What do Brits think of American football?

Mudassir Ali
Mar 11, 2020 03:42 PM 0 Answers
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Mudassir Ali
- Mar 11, 2020 03:42 PM

I’d take the success of the London Series games with a pinch of salt. The one game I went to, it felt like a sizeable chunk of the crowd were either American tourists or ex-pats.

There is a small, core following for the NFL in the UK, but for the most part, the game is way, way down the list of sporting interests. There’s no domestic game here, which doesn’t help, and any kids interested in the sport would almost certainly end up getting shoved down the Rugby route. I know there are British players in the NFL, but honestly, I couldn’t tell you their names – they’re not on the radar here.

Broadcasters do pick it up for TV, but the timezones mean that viewing figures tend to be relatively low. Sunday night games are on at 1–2am on a Monday morning. Only tbose extremely dedicated (or extremely unemployed) could contemplate watching live.

For the London Series, the game publicity machines are usually drowned out by the Premier League. In 2018, the first game fell on an international break weekend, in which the Premier League wasn’t playing. It was a rare opportunity to dominate the sporting narrative, but in truth, awareness was still pretty low; the BBC started to air the game live, but switched off after an hour and aired a documentary about Monkeys, or something like that.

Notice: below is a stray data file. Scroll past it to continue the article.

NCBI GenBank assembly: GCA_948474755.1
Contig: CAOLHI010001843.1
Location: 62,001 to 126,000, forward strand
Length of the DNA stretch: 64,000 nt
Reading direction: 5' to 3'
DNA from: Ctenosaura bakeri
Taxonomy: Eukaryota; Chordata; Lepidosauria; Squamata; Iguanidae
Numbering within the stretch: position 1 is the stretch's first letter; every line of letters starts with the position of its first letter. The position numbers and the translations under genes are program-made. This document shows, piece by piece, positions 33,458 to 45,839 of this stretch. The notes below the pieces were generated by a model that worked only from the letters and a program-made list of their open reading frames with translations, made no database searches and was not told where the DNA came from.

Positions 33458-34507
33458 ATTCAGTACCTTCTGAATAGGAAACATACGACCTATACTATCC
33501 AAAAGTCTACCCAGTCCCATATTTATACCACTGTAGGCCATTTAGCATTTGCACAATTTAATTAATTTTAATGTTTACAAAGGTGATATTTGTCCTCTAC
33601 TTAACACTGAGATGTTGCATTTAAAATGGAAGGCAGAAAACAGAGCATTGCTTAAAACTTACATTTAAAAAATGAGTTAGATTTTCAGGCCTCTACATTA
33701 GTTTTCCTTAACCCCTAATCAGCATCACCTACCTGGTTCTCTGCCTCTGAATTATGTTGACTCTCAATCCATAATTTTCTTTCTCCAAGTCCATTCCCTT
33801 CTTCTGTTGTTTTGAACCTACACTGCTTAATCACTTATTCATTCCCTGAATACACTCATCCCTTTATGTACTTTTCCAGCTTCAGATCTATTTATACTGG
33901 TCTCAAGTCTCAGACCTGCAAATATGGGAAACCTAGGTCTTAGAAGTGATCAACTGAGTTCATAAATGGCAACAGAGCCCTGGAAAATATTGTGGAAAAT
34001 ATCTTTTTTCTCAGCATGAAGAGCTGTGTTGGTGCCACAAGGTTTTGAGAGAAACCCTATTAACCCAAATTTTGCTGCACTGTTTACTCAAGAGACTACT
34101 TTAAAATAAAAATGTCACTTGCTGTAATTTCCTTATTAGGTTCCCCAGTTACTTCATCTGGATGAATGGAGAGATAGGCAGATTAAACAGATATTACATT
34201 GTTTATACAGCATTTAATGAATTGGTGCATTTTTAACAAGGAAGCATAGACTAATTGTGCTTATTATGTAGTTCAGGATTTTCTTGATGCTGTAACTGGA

The actual sport itself… I quite enjoy. I think the tactical side is underappreciated here. The common complaints (too stop-start, not enough actual play, too much changing,etc) are valid. Having played Rugby myself, I am quite circumspect about the whole padding thing; a Rugby tackle and an NFL ‘hit’ are very different things. Though I genuinely believe you’d see less serious injuries in the NFL if you dropped the armour. Sounds counterintuitive, but in Rugby, the lack of padding means you learn both how to tackle and how to be tackled in a way that minimises injury.

The Brits are generally uninterested in the pizzaz and showmanship which accompanies the US game; from cheerleaders to national anthems, to fighter jet fly-bys, this stuff typically draws scoffs from British viewers who see it as a bit ridiculous and just want to watch the sport. Nevertheless, Having seen NFL games live in the US too, I definitely think the experience works when you’re actually there.

I also think the NFL challenge flag system is really intriguing; a great way to lodge a complaint without stopping play. It’s something that could possibly be considered in Football.

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